Tutorial :Help with a possible performance problem (in a php pagination)



Question:

Hello I have a search engine, but in the pagination I have to redefine the searchterm in the url, I mean <a href='http://mysite.com/search.php?q=searchTerm&currentPage=2'>Next</a>.

Please tell me if I'm doing it well or there is another way to do it


Solution:1

I can't see the code on PHP's side so you may already know this, but one thing I could suggest in this case:

Make sure you use a LIMIT clause in your query to select only the rows you want to show, and explicitly select the columns you want to use.

Most likely, the expensive part of the whole operation is going to be the searchterm component, not the pagination component. Unless you have a high volume of identical search terms, caching will probably not help.


Solution:2

Unless you're anticipating extremely high traffic, this isn't likely to be a problem. This is the standard way pagination is done - if you find you do have performance problems, reconsider the way you're doing things then. There's no reason to prematurely optimize. Don't invite someone to come here and quote Knuth, please!

One alternative is to send more than one page of data to the client at once, and then paginate with Ajax. The drawback is that the first request will take a little longer to create and send, use more bandwidth, and chances are many users will never go beyond page one on a given query.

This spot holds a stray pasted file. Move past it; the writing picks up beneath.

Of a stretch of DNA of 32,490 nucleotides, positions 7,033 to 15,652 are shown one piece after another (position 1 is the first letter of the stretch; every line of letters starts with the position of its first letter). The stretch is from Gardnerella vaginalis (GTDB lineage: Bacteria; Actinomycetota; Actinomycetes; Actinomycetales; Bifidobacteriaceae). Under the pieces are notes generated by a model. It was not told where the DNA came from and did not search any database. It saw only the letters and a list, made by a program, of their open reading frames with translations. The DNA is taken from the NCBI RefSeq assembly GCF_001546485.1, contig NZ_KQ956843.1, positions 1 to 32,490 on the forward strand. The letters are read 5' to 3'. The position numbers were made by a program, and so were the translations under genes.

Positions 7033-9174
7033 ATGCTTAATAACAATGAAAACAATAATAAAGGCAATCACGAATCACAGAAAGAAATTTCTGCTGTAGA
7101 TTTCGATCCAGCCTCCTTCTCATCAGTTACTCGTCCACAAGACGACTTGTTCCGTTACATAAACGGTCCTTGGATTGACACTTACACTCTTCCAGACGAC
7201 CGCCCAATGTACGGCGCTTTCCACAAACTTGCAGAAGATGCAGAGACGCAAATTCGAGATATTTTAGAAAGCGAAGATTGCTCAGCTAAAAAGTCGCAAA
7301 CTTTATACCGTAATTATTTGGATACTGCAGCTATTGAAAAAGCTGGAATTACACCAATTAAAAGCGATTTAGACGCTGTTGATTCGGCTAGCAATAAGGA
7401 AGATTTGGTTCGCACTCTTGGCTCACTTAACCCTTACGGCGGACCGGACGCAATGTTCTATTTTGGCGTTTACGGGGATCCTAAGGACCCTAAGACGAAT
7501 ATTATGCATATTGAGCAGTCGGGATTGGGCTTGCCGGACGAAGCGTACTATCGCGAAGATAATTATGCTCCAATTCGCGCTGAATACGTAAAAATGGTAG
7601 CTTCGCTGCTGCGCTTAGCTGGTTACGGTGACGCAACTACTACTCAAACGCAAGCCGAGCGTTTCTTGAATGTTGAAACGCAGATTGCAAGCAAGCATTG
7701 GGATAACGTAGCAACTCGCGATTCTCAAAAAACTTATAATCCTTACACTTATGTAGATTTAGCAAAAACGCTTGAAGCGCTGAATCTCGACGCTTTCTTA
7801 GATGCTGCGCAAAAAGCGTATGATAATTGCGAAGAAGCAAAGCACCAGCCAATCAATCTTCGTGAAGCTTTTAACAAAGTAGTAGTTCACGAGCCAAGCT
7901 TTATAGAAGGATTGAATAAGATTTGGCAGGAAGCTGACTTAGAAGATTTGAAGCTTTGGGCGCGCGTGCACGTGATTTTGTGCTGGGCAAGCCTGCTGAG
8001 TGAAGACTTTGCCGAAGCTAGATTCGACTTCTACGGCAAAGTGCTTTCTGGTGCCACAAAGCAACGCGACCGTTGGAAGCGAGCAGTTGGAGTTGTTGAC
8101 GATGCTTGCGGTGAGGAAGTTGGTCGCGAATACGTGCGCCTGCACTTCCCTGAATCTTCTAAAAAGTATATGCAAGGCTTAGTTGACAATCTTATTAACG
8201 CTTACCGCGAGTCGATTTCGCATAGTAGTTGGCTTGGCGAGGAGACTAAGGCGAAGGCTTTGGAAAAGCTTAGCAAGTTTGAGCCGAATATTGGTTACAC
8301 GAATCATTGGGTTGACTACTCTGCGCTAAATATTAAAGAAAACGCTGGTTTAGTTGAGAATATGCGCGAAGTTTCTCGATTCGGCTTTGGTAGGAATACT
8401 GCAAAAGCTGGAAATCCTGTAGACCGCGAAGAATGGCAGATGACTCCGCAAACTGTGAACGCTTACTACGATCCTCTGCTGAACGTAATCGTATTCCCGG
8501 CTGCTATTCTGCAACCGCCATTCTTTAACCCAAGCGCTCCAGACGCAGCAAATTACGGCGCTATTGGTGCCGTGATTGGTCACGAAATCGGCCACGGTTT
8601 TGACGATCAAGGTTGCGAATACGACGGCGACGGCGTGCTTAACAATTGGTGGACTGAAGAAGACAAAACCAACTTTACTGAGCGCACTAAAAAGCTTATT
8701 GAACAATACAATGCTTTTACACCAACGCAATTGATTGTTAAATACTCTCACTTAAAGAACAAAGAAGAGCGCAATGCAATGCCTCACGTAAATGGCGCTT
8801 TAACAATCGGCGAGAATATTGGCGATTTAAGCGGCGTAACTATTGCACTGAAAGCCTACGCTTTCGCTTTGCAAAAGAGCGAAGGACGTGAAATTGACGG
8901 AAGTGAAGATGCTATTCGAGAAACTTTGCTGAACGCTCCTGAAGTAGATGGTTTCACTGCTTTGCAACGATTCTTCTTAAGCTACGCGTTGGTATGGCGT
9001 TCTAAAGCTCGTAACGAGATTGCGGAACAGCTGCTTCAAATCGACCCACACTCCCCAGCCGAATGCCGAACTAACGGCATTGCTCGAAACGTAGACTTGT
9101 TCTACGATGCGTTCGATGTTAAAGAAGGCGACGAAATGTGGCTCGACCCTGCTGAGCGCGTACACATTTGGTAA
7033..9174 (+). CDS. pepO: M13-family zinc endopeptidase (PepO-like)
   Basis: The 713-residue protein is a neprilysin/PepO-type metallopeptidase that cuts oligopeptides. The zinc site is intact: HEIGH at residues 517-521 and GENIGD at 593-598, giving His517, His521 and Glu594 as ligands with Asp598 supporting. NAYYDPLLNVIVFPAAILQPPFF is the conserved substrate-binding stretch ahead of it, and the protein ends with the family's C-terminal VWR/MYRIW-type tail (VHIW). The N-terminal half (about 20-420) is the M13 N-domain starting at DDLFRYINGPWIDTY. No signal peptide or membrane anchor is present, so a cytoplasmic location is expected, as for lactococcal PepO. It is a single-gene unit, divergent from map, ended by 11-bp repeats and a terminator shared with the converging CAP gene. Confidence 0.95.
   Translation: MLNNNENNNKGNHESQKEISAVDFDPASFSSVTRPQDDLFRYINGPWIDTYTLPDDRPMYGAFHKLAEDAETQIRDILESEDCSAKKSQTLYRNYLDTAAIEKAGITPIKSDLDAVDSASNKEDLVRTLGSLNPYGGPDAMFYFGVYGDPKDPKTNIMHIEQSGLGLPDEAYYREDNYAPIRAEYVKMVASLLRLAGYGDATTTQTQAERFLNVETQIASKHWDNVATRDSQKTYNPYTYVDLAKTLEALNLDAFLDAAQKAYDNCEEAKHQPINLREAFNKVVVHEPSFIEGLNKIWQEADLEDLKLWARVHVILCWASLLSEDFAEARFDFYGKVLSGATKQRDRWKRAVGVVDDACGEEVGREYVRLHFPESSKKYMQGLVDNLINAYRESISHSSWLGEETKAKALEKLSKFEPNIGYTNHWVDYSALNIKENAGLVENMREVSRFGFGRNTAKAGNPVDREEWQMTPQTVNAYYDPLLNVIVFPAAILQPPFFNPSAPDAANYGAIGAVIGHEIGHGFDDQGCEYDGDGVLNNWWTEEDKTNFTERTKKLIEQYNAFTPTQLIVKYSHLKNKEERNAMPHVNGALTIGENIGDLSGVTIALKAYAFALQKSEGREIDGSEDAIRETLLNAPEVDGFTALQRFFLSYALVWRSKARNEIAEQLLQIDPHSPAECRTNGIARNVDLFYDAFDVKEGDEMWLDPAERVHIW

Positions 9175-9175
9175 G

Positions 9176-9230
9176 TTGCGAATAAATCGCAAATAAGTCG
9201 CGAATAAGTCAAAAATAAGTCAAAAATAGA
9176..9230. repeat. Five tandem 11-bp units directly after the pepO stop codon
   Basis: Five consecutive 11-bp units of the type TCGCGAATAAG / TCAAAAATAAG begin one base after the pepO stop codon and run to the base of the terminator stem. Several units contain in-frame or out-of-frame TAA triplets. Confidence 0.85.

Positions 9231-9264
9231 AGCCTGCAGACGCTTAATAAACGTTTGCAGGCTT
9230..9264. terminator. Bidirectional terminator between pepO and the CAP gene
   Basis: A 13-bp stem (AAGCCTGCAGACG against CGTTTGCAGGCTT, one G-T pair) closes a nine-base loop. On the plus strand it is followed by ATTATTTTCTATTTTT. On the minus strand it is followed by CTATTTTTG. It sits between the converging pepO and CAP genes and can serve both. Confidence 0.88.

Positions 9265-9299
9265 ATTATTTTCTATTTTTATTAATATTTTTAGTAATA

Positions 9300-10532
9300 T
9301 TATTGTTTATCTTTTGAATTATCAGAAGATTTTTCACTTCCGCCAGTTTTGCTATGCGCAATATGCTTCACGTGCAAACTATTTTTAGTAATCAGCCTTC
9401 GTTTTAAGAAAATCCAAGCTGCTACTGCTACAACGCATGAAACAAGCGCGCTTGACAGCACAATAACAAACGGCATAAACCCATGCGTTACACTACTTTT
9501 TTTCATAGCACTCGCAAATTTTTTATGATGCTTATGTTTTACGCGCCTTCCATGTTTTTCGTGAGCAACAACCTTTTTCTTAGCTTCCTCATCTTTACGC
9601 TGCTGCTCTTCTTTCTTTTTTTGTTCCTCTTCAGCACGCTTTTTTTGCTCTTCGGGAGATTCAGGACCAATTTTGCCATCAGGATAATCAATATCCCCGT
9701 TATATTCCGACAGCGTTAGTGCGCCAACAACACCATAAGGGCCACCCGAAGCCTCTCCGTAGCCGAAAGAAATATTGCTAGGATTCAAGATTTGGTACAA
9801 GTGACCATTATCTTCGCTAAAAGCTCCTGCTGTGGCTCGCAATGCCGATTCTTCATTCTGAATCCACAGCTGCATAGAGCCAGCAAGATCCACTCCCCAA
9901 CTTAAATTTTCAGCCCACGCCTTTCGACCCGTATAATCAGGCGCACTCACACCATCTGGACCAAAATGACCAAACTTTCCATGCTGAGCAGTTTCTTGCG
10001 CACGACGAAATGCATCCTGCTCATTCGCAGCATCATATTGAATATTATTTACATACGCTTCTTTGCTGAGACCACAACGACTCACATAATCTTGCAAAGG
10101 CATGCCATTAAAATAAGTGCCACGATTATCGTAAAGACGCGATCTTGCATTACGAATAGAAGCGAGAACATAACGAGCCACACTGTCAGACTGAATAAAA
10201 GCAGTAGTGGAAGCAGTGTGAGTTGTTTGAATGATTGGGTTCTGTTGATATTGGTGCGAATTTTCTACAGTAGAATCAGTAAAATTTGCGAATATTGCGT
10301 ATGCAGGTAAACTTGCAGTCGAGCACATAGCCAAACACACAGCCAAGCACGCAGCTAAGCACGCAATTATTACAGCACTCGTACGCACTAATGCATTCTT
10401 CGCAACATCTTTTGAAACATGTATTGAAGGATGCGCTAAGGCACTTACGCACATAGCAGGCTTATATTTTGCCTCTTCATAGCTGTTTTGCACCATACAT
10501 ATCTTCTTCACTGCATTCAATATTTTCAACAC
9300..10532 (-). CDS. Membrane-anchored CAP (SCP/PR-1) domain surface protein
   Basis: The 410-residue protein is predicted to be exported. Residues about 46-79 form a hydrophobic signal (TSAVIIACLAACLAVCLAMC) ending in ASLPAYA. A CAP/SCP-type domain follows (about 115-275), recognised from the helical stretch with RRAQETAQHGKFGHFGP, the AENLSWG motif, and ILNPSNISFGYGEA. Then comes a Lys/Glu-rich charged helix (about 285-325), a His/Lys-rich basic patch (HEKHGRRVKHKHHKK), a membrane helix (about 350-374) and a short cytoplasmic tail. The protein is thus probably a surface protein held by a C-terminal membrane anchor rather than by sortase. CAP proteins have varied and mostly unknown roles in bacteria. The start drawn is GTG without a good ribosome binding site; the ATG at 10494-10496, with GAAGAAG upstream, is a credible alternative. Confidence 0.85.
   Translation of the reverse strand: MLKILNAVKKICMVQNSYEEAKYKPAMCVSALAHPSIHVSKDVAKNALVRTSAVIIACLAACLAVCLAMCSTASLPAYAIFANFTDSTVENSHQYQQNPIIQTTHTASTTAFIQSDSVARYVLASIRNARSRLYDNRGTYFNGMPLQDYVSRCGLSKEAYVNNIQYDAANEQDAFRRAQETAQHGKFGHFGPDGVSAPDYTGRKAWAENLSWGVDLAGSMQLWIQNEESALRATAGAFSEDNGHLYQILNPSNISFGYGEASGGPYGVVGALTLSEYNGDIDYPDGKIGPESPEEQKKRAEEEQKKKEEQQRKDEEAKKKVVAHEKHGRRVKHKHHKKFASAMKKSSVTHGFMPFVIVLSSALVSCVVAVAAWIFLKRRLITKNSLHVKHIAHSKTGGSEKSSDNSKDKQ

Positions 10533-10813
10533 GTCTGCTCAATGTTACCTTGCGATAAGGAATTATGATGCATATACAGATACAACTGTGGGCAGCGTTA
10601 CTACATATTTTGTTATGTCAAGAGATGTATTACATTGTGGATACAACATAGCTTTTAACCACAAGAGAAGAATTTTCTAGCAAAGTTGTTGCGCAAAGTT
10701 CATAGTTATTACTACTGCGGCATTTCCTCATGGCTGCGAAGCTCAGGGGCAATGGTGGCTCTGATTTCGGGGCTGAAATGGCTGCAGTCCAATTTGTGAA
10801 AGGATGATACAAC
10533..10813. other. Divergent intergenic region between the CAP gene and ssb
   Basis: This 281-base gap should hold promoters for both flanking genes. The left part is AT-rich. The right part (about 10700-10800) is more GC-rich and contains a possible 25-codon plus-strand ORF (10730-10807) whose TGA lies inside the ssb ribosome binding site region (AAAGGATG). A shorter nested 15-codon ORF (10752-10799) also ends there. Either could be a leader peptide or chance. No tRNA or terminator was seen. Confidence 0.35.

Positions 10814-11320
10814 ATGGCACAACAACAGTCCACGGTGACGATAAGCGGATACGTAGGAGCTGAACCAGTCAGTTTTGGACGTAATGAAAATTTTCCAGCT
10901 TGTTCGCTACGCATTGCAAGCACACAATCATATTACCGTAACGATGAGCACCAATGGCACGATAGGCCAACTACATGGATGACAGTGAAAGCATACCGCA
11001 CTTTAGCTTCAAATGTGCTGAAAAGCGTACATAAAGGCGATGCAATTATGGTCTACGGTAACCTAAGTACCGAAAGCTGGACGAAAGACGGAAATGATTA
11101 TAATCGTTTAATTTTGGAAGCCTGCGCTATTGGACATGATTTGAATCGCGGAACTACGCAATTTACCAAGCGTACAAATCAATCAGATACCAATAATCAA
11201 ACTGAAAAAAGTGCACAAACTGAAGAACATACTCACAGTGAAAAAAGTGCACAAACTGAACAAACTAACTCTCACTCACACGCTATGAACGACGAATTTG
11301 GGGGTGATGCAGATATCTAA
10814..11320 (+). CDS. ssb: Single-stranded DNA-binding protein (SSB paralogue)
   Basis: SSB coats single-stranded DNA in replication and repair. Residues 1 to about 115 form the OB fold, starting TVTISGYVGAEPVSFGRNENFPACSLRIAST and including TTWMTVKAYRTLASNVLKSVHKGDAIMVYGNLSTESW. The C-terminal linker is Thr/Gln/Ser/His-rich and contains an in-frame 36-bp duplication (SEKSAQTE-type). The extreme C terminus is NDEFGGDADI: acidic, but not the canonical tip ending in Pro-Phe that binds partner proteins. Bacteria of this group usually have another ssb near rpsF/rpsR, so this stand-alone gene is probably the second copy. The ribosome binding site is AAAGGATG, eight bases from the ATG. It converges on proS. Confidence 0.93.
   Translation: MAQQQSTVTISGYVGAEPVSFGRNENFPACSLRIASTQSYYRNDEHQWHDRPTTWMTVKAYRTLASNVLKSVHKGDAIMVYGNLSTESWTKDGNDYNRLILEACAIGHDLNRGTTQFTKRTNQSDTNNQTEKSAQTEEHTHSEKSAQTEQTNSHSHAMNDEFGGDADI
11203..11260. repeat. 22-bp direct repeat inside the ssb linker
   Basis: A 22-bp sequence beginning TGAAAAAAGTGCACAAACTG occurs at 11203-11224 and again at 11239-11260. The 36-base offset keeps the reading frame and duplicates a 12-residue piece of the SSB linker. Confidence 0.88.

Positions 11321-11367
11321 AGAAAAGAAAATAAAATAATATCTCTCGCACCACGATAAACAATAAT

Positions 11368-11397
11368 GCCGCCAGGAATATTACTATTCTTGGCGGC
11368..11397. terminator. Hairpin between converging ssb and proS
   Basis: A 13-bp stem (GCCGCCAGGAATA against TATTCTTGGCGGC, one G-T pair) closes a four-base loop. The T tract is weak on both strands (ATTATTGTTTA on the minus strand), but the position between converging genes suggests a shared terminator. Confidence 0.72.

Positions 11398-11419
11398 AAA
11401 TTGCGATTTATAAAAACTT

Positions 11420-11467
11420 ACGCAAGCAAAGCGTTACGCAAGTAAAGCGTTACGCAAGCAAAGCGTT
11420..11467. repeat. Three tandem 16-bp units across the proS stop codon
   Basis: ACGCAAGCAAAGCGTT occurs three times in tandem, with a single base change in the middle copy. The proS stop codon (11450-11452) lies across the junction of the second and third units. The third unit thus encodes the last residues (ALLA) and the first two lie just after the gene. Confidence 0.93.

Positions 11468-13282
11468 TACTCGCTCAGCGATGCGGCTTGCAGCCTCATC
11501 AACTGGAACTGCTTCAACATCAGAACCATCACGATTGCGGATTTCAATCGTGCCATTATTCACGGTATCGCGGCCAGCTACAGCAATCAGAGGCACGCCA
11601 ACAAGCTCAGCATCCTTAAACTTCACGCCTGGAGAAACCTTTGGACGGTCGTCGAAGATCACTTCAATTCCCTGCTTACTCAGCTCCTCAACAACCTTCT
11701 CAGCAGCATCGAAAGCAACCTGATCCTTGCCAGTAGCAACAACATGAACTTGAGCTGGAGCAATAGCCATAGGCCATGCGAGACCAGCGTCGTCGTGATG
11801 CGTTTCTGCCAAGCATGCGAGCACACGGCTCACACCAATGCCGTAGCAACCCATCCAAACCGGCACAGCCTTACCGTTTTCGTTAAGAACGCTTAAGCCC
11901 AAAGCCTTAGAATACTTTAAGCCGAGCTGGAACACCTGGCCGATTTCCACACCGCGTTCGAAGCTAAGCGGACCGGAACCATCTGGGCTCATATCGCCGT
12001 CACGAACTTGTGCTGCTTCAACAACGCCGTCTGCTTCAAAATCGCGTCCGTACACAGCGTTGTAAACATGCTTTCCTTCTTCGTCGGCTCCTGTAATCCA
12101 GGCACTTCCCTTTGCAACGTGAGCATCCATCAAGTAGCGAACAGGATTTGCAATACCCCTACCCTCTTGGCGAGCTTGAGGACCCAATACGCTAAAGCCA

If you're looking to increase efficiency or performance in general, it's a fairly large topic. You can add indexing, caching, explore alternative data stores, add servers, and so on. You could say, run the query to get 5 pages at once, store the results in memcache, and access those until you need a new 5 pages.

It depends what actually ends up being a bottleneck. Often, it's something different than you expected, and often what works as a solution is unexpected as well.


Solution:3

Using $_GET has for all intents & purposes no effect on performance vs any other way to do this. Also, since these urls aren't doing anything but retrieving information, it's fine (or actually, appropriate) to use this query string vs post.

In other words: you're doing it right as far as I see it. For creating/editing/deleting data, use a with method="post", for reading data usually use a link (or a with method="get").


Solution:4

Good thing you worry about performance in the first place, but I totally agree with Alex JL: it all depends.
If you're still interested in pagination and performance I created something of a tutorial how to use javascript along with php. Code can of course be much nicer and you should adapt to your search query. Anyway, maybe it helps.
See http://www.kwalinux.nl/pagination/849/


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